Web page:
CINCINNATI (TDB) -- An amazing obituary was in the morning newspaper that landed in my driveway today, and it refutes everything that happened in Iran last week where a brain-dead cabal tried to produce a consensus that Hitler's minions did not slaughter Jews under Third Reich rule. It is the life story of Henry Meyer, a classical violinist who settled in Ohio after losing his family to death camps. He died Monday at the age of 83.
The story was easy to miss, hidden inside on a page with some want ads. But here is a portion of Cincinnati Enquirer arts writer Janelle Gelfand's word portrait, and she ought to e-mail it to the Iranian Embassy at the United Nations, or to Teheran, where it can be translated into Farsi for the kooks:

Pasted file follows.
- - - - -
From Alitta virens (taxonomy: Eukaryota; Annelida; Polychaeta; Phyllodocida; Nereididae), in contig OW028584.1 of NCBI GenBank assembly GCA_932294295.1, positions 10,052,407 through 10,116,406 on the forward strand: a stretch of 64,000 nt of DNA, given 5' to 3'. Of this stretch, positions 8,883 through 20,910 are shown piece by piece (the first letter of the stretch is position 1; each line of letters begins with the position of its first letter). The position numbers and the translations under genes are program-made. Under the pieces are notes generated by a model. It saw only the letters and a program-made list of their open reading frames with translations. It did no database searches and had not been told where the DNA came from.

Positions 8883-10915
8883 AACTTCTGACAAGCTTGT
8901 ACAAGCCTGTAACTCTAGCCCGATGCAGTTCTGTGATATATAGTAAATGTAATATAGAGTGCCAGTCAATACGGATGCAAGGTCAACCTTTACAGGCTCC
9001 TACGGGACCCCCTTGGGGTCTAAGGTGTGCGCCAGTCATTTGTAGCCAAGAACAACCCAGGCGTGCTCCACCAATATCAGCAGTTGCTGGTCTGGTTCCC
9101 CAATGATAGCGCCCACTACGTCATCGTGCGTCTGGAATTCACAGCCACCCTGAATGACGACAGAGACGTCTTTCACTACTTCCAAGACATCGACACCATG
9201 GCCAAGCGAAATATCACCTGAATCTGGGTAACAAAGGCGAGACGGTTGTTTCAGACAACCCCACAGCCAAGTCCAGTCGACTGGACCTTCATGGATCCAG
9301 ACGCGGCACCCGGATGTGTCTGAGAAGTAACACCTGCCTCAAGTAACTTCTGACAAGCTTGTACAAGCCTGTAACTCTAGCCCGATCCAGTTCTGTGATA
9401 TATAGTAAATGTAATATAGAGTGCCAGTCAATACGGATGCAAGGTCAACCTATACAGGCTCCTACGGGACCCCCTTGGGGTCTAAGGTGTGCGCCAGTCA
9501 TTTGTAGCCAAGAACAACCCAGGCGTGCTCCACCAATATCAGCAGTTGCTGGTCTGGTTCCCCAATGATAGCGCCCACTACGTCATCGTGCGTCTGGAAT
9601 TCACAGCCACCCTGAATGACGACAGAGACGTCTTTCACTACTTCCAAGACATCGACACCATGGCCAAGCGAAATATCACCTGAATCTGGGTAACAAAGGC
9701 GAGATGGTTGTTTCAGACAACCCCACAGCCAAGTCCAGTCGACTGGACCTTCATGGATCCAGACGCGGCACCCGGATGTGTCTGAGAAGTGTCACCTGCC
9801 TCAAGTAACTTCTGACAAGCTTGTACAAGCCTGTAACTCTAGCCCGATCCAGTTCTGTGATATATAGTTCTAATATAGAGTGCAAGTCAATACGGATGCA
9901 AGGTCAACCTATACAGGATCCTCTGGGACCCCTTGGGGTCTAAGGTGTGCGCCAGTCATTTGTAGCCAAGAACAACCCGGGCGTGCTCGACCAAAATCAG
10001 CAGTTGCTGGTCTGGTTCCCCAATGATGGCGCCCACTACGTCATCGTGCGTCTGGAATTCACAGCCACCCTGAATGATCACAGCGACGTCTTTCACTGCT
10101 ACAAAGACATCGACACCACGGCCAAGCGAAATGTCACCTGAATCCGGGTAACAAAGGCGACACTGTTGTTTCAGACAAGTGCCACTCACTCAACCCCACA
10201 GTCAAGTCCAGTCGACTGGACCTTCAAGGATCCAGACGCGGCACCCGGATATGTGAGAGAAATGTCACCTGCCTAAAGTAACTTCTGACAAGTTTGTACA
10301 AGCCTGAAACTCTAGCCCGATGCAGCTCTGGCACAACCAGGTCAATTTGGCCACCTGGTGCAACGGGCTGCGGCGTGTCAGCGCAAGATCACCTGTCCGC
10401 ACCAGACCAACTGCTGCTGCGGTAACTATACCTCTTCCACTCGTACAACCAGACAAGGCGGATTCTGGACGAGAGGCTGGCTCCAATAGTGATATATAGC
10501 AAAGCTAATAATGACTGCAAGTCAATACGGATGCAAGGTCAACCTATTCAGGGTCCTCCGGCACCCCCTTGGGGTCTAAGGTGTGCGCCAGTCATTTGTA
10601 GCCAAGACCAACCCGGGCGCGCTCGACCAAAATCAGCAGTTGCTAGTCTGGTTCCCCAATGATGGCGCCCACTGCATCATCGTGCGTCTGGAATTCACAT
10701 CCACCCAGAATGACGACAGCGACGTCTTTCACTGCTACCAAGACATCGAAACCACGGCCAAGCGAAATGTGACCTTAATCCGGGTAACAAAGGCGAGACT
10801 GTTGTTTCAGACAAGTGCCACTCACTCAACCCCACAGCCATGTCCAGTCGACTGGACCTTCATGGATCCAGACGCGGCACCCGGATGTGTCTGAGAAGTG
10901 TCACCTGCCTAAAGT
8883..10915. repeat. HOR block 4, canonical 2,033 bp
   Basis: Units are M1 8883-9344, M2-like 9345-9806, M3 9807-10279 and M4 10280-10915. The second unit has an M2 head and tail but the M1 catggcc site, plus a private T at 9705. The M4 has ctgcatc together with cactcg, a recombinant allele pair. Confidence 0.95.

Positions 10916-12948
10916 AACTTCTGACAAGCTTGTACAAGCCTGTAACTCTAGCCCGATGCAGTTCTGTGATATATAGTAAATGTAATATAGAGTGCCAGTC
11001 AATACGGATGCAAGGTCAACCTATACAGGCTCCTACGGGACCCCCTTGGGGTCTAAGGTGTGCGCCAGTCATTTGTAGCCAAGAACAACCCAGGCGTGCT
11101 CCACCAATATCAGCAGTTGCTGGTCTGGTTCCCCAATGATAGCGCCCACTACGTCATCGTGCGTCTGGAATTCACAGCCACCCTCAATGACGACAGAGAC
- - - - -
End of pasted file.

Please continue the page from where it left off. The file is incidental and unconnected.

''Born in Dresden, Germany, in 1923, Mr. Meyer was a child prodigy who studied violin in Dresden, Prague and Berlin. He performed duo-recitals with his brother, Fritz, a pianist, and at age 8 was soloist with the Dresden Philharmonic. His world fell apart on Nov. 9, 1938, "Kristallnacht" when Nazis smashed windows of synagogues and Jewish-owned businesses and rounded up Jews. As a teen, Henry endured labor camps in Berlin and Dresden.
"Several miracles kept him alive. In 1943, Henry and Fritz were transported by cattle car to the notorious death camp, Auschwitz. Fritz died and Henry was selected to be gassed when a doctor recognized him from a concert in Breslau, where the young violinist had been soloist. The doctor swapped Henry with a corpse, broght him to another barracks and exchanged their file card numbers. Mr. Meyer survived first by shining the shoes of the infamous SS doctor Josef Mengele, and later playing the cymbals in a concentration camp band at Birkenau."
After the war, Gen. Dwight D. Eisenhower met with him and helped him get a visa. Ike didn't doubt the Holocaust. He ordered some Germans to march through the camps to see what had happened.